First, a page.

October 8, 2008
You have got to be kidding me. I wait all summer for the hockey season to start. I spend all this time longing for opening night, with all the hooplah and happiness, and this is what I get?
What genius thought this was a great idea? What brilliant PR person at the Philadelphia Flyers, who usually don’t put a foot wrong, didn’t realize that forcing all of their paying customers to attend what will amount to a pre-election rally for Sarah Palin is not the right thing to do? Since when is politicizing the product (in a largely Democrat city, no less) good for the brand.
Yes, I know Ed Snider is all over the Ayn Rand pseudo-philosophy. But his personal politics are his own business. His business should not be used to be political. And I don’t want to have Sarah Palin shoved down my throat.
On a night when the fans should be welcomed back and charged up to start another run for the cup, the focus will be, not on the Flyers, or their fans, but on a political candidate who’s approval/performance ratings have been falling consistently.
And if I have to hear how sexy she is by wickedly chuckling men (it started immediately) for the next three days, I’ll puke. Please don’t tell me this is a victory for feminism, when the only positive thing people have to say about a woman candidate is how cute she is. Can we have smart, please? There are plenty of women out here who are smart. Lot’s of them are smart AND cute.
July 3, 2008
Minnesota Wild GM Doug Riseborough gave a succinct and illustrative look into how an organization views and prepares for free agency. The undersupply of his so-called “Elite” and “Top” players versus the demand makes so much sense, first, for how really boring and lacking in apparent impact this year’s free agency has been. But probably more importantly it can explain why free agent defensemen this week–both restricted and unrestricted–became incredibly overpaid versus their counterparts.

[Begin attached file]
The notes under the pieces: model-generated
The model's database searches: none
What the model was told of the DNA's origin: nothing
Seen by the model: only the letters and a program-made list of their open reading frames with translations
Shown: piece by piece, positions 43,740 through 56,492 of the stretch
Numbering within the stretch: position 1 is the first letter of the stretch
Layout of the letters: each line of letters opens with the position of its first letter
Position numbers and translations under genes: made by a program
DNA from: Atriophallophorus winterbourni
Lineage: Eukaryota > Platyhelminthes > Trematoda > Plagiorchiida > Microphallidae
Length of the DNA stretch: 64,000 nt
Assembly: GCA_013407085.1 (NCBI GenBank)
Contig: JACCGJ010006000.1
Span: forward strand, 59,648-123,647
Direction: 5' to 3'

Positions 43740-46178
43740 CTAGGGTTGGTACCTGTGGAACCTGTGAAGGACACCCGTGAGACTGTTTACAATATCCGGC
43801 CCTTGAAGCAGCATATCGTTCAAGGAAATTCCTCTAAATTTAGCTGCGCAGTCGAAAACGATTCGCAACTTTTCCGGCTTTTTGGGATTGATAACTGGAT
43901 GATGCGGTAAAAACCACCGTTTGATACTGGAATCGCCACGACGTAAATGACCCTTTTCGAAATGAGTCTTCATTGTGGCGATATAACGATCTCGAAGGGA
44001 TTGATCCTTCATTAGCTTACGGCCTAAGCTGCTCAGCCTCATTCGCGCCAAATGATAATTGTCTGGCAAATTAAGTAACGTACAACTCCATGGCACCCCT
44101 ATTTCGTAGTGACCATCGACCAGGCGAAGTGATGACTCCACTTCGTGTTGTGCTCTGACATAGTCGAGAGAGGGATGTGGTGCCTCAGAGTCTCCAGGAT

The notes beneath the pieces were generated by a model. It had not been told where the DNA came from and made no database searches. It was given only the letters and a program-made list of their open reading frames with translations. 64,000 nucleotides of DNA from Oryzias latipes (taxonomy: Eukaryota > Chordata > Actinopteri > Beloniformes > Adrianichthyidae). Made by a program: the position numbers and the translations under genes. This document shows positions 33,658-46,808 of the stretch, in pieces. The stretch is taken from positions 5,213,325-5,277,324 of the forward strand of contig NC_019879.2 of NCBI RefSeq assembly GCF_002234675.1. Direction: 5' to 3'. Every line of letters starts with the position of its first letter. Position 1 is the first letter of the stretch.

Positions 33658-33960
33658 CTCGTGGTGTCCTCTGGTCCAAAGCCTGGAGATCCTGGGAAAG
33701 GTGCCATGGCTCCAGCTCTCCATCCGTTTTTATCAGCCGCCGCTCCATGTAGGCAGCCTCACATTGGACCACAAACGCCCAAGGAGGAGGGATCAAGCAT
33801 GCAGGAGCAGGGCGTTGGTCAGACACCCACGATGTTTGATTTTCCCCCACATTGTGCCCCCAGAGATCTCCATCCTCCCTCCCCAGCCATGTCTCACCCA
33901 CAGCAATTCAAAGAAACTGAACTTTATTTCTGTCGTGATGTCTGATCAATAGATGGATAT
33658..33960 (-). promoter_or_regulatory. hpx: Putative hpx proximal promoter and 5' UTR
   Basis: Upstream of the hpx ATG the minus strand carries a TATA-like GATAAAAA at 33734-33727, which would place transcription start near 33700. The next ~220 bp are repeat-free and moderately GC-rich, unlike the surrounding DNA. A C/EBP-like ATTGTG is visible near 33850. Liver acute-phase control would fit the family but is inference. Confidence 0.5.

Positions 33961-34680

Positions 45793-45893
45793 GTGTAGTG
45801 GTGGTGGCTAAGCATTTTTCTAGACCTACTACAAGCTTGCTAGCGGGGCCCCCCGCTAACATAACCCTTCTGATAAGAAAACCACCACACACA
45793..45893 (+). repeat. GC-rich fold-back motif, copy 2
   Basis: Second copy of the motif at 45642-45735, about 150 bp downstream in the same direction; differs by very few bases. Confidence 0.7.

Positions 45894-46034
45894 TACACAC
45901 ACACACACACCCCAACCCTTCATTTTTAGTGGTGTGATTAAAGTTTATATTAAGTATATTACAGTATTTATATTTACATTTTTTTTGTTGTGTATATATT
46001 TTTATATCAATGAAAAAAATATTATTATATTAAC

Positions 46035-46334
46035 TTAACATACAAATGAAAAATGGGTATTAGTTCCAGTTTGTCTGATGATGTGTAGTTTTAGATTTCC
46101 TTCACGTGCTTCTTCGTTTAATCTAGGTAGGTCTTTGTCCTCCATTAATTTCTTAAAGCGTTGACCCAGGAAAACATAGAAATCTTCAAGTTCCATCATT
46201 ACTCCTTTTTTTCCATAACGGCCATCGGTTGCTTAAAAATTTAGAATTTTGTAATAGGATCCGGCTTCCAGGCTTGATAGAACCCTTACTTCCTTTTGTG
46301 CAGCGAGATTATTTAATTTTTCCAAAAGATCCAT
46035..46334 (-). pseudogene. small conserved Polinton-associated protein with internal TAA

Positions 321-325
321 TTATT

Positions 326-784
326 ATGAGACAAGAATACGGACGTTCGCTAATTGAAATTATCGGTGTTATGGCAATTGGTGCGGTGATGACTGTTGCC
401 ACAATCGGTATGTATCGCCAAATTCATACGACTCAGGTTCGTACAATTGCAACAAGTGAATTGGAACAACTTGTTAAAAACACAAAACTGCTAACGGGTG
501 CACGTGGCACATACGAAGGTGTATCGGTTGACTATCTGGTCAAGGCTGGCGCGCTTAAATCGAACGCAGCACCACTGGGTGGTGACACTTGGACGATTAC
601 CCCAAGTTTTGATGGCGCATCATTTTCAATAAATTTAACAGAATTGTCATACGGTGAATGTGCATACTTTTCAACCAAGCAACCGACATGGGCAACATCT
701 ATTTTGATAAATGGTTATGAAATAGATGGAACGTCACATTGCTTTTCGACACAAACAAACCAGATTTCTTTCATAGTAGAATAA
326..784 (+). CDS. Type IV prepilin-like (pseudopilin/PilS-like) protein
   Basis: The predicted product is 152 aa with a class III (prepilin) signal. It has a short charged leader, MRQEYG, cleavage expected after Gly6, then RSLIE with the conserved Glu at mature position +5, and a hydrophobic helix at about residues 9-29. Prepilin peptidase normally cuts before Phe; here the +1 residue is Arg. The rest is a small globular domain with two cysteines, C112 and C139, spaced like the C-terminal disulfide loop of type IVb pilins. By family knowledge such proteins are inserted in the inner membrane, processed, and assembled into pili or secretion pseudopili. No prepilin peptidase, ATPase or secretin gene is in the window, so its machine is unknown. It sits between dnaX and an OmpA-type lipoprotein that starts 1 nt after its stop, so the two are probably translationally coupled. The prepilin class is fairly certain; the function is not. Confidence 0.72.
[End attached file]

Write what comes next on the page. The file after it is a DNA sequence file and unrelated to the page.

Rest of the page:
May 10, 2008
Is Mitch Albom on crack?
A few years ago I checked out the prices of playoff tix in Detroit. Finals tickets in the lower bowl were $450 each (as a comparison, lower bowl seats in the Wachovia Center in Philadelphia are $250 face, discounted to season ticket holders). Detroit, in case Mitch hasn’t noticed, is one of the most economically depressed areas of the United States. And it isn’t just the recent downturn. The greater Detroit area didn’t really participate fully in that last positive growth of the business cycle.
I have a friend who bought a house in the Detroit area a few years ago. Even three years ago he couldn’t afford to sell that house and relocate because he couldn’t get what he’d payed for it. This wasn’t after the big housing bubble. Now, with the mortgage crisis, $4 gas, and continued hard times for U.S. automakers, who sold their souls and are caught with big gas guzzling SUVs and trucks they can no longer sell enough of, things won’t be getting better in Detroit any time soon.
If the Redwings win the Stanley Cup this year (and really, they look like a team from another, more advanced hockey planet, so I think it likely they will), will anyone be able to afford to come to the parade?
April 22, 2008